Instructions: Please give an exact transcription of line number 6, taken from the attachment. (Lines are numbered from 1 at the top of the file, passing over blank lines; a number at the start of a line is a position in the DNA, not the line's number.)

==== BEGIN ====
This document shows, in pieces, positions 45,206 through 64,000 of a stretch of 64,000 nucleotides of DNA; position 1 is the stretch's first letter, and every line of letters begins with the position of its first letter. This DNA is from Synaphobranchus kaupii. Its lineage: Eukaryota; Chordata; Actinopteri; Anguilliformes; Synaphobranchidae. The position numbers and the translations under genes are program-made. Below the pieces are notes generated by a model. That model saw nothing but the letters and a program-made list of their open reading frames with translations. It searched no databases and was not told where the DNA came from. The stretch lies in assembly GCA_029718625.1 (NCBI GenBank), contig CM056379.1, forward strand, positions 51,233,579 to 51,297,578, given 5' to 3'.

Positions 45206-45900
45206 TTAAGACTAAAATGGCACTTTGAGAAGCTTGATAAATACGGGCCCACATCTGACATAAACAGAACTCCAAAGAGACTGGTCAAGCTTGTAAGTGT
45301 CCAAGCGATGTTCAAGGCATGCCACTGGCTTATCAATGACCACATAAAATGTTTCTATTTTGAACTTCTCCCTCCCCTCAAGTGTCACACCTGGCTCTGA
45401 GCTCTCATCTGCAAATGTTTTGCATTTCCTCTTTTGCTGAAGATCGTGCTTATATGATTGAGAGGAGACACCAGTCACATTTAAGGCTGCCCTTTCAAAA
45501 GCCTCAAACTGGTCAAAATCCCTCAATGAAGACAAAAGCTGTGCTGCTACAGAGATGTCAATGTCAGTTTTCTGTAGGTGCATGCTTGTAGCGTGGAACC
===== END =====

45501 GCCTCAAACTGGTCAAAATCCCTCAATGAAGACAAAAGCTGTGCTGCTACAGAGATGTCAATGTCAGTTTTCTGTAGGTGCATGCTTGTAGCGTGGAACC